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Ancient GreekEdit

EtymologyEdit

  This entry lacks etymological information. If you are familiar with the origin of this term, please add it to the page per etymology instructions. You can also discuss it at the Etymology scriptorium.
Particularly: “From the Ancient Greek σημᾰσῐ́ᾱ (sēmasíā)?”

PronunciationEdit

 
  • (5th BCE Attic) IPA(key): /sɛː.ma.sí.aː/
  • (1st CE Egyptian) IPA(key): /se.maˈsi.a/
  • (4th CE Koine) IPA(key): /si.maˈsi.a/
  • (10th CE Byzantine) IPA(key): /si.maˈsi.a/
  • (15th CE Constantinopolitan) IPA(key): /si.maˈsi.a/
  • NounEdit

    σημᾰσῐ́ᾱ (sēmasíāf (genitive σημᾰσῐ́ᾱς); first declension

    1. the giving of a signal or command
    2. indication, designation
      1. (frequently in grammar) meaning, signification
        1. the title of a work by Chrysippus
      2. (music) notation
    3. the decisive appearance of a disease
    4. a mark
      1. of the Nile-flood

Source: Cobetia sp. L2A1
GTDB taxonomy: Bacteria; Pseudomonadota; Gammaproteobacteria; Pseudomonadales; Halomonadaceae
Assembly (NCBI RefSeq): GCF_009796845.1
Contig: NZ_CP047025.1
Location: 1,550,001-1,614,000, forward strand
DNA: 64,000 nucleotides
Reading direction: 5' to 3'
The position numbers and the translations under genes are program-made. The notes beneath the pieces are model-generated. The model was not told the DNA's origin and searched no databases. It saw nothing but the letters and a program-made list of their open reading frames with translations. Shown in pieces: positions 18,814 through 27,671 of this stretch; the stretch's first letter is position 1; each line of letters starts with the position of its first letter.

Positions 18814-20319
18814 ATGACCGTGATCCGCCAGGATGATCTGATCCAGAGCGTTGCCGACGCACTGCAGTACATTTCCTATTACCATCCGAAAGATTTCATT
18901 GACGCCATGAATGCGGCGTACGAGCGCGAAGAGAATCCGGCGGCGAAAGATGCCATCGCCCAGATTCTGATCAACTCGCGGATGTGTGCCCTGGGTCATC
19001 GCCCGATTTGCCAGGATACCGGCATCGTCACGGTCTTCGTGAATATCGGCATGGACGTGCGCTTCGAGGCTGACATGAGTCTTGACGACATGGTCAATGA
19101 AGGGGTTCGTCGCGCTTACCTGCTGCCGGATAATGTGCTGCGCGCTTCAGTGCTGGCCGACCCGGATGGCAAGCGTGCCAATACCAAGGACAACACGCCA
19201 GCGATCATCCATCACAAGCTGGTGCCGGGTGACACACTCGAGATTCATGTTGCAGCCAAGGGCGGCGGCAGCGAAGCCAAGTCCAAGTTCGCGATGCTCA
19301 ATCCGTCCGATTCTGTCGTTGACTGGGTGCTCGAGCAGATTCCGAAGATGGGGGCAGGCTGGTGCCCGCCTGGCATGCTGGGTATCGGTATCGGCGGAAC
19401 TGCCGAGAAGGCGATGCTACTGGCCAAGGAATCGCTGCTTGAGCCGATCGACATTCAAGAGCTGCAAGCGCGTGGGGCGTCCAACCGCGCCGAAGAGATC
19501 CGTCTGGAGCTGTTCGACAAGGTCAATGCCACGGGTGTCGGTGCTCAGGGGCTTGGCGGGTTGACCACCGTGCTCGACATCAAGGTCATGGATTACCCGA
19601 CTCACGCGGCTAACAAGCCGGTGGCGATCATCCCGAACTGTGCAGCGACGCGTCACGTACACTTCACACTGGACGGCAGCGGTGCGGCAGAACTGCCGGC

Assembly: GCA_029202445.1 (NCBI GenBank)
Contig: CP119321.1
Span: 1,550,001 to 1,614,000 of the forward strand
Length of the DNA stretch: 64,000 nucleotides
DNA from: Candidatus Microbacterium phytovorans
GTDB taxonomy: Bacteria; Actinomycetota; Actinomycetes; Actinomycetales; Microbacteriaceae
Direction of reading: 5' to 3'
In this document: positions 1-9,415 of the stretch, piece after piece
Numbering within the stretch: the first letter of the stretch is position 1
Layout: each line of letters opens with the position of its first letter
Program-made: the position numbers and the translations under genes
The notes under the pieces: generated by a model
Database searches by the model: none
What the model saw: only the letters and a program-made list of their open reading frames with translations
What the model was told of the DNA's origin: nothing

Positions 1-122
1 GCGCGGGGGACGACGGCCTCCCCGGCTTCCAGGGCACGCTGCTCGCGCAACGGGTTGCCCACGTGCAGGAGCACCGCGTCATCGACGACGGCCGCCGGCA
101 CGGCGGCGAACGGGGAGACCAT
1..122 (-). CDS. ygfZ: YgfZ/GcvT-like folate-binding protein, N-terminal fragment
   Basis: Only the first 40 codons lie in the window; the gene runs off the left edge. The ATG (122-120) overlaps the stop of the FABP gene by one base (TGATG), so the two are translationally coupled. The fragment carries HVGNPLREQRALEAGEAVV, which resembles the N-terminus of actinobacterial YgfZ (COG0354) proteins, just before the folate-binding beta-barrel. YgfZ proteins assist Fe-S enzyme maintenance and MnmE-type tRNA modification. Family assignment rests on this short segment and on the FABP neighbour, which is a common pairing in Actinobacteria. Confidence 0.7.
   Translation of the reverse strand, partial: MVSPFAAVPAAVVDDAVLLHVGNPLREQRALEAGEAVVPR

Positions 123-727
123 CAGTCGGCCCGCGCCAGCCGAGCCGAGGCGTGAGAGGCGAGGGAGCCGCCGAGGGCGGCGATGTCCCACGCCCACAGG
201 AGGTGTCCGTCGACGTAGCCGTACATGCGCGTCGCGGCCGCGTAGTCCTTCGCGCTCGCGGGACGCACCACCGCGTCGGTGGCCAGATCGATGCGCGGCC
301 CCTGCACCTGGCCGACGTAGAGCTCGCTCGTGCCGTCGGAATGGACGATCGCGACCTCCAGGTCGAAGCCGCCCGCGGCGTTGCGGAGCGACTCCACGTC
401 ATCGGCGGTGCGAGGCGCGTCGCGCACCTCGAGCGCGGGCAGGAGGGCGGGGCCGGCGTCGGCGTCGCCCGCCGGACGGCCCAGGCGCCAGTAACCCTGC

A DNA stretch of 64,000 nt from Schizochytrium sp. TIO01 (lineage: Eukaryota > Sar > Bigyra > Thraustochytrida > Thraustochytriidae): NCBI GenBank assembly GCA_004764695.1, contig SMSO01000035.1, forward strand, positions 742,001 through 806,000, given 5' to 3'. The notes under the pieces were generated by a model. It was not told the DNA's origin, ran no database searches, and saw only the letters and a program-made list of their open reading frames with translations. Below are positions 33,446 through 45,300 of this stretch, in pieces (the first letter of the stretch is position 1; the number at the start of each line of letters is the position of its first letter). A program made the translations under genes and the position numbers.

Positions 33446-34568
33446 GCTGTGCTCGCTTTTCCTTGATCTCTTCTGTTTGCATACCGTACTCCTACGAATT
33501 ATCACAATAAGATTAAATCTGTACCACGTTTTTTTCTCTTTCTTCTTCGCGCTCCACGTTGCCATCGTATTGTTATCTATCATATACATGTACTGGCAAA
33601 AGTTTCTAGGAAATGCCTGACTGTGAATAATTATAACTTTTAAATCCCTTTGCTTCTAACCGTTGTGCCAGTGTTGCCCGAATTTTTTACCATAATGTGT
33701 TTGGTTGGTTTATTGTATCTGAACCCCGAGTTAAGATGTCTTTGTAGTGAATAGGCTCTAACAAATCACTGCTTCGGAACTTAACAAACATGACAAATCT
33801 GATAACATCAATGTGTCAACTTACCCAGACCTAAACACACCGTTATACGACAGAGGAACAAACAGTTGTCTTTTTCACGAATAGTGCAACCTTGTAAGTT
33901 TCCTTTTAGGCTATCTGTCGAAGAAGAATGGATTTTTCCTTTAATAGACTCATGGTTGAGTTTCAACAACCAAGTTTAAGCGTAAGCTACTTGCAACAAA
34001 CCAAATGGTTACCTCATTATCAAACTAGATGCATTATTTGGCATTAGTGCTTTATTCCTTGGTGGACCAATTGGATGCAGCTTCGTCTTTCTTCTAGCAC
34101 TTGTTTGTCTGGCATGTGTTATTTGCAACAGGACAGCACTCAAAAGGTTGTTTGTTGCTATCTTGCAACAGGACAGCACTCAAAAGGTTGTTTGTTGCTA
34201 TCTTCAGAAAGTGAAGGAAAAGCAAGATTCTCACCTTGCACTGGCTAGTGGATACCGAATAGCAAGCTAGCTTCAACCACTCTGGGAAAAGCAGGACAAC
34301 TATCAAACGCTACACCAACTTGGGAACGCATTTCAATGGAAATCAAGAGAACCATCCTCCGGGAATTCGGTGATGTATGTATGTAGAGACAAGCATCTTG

5. address of a correspondent
    6. (in the phrase βασιλικὴ σημασία) a royal insigne or appearance

    DeclensionEdit

    DescendantsEdit

    ReferencesEdit


    GreekEdit

    EtymologyEdit

    From Ancient Greek σημασία (sēmasía).

    PronunciationEdit

    • IPA(key): /simaˈsia/
    • Hyphenation: ση‧μα‧σί‧α

    NounEdit

    σημασία (simasíaf (plural σημασίες)

    1. (lexicography) meaning, sense (single conventional use of a word)
      Tο ρήμα “τρέχω” έχει πολλές σημασίες.To ríma “trécho” échei pollés simasíes.The verb “τρέχω” has many meanings.
      κυριολεκτική σημασίαkyriolektikí simasíaliteral sense
      μεταφορική σημασίαmetaforikí simasíametaphorical/figurative sense
    2. significance, importance, consequence (extent to which something matters)
      έχει σημασίαéchei simasíait matters
      άνευ σημασίαςánev simasíasunimportant, meaningless

    DeclensionEdit

    SynonymsEdit

    Derived termsEdit

    Related termsEdit